The type of end on a compression spring can vary and your choice of end type can greatly influence your design's performance. Several factors come into play such as precision requirements, application context, and cost. This guide will deliver straightforward information on five common end types for compression springs: closed and ground, closed and squared, double closed, general closed, and open ends. For example, high-precision applications might require a closed and ground end. However, if the application isn't as demanding, a simpler, more affordable option could be suitable.
Advantages and Disadvantages - Closed and Ground
Advantages : Closed and ground springs have flat and smooth ends. This characteristic allows the springs to stand on their own and decreases the possibility of buckling, making them more stable. In applications where heavy loads are involved, like in the automotive suspension systems, these stable springs prevent failure under such conditions. This end type is most common in larger springs.
Disadvantages : The process of fabricating closed and ground ends adds an additional production cost. This might make these springs less appealing for applications without high mechanical load requirements, but require a high production quantity. For example, in simple door lock systems, springs without ground ends could be a more economical option that still meets the necessary requirements. Ground ends are also uncommon for smaller size springs due to the diminishing returns of flattening a small spring relative to a large one.
Advantages and Disadvantages - Closed and Squared
Advantages : Closed and squared end springs have flat ends, which improve balance in mechanical applications. An example is a valve system, where these springs sustain the system's function. The design of these springs permits upright usage in numerous contexts without grinding. This aspect reduces production costs, as it removes the additional grinding necessary for other spring types like closed and ground springs. This end type is most common in small to medium size springs.
Disadvantages : Closed and squared springs have limits. While the flatness of the spring surface aids balance, it does not provide the same stability as closed and ground springs. Typically, for smaller springs or springs that require less precision or robustness, closed and squared is preferred over closed and ground. However the closing process may add a small additional cost, like the grinding step.
Advantages and Disadvantages - Double Closed
Advantages : The design of double closed springs involves closing an extra turn of coil on each end, helping to improve stability. This characteristic is beneficial in applications requiring high durability like automotive suspension systems. Double closed springs can absorb and distribute shocks better than their single closed counterparts.
Disadvantages : The production of double closed springs involves a slightly more intensive process to close twice the normal number of coils, which leads to increased manufacturing costs. While this makes them more expensive compared to other spring end types, the improved performance in high-stress situations can justify the added cost, given this cost is often extremely small. That being said, this is a fairly rare end type that is only used in very specific applications, and is offered by very few manufacturers. Most often, it is best just to mount your spring with a rod or tube to increase stability rather than choosing this end type.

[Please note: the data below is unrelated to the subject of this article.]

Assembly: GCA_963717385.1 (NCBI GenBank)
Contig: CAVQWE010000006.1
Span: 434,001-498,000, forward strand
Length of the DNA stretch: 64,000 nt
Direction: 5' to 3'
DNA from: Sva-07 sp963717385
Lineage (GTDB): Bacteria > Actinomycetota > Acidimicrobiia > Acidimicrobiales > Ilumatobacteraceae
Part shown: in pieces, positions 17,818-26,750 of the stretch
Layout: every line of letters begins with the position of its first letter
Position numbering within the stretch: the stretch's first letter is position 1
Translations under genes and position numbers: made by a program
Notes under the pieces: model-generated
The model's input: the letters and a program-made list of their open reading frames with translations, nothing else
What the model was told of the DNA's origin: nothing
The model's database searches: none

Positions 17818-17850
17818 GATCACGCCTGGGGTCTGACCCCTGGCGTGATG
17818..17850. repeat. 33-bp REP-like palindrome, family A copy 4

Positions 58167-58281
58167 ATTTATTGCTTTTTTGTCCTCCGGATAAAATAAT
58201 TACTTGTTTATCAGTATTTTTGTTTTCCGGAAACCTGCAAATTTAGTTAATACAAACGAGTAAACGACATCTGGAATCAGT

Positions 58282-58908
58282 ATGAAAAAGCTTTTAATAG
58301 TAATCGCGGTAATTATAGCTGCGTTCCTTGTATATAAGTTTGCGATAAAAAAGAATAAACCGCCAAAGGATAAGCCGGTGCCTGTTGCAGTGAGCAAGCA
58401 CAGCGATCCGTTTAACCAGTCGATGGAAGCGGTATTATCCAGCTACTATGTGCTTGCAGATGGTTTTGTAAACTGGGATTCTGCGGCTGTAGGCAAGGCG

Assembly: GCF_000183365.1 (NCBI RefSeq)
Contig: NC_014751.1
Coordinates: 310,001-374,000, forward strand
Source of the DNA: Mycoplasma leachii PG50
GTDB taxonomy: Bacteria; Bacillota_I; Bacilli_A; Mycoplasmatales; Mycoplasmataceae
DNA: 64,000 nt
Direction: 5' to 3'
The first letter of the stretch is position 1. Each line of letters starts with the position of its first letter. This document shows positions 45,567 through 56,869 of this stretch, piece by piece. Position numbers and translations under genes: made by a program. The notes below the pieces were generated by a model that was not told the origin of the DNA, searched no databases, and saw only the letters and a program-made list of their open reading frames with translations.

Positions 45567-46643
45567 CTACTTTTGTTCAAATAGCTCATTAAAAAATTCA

General Closed springs on CoilsDB is the nomenclature used to describe all three closed end types. Searching for this type of spring will yield results from all 3 categories, and is useful if the end type of the design is not particularly critical, which is the case for most non-production level applications.
Advantages and Disadvantages - Open Ends
Advantages : Open-ended compression springs are straightforward to design and cost-effective to produce due to the uncomplicated production process. In applications where the spring ends are not required to make flat contact with a surface, the lack of flat contact does not interfere with the spring's function. This end type is also common for exceptionally large and long springs, where the buyer will post process the spring ends with something custom.
Disadvantages : The primary drawback of open-ended springs is their limited stability. Their absence of a flat contact end restricts their use to applications that do not demand high load support or vibration resistance. In general, it is more difficult to design a surface to work with an open ended spring compared to the other end types. Given that the cost savings vs other types tends to be minimal, this end type (or rather, lack of end type) tends to be the least commonly used in practice, typically being used as a "cut to your own length" product.
The compression spring end type that you select has a direct impact on the spring's performance, cost, and suitability for different applications. Each type of end has its unique advantages and disadvantages. Closed and ground ends, for example, are generally more stable but may be more expensive due to the added grinding process. The best choice of spring end type is one that meets your application needs and fits within your budget. The specifics of your engineering applications, including their operational requirements and lifespan, should greatly influence your final selection. Make sure to base your design decisions on the actual requirements of your application to achieve the best outcomes.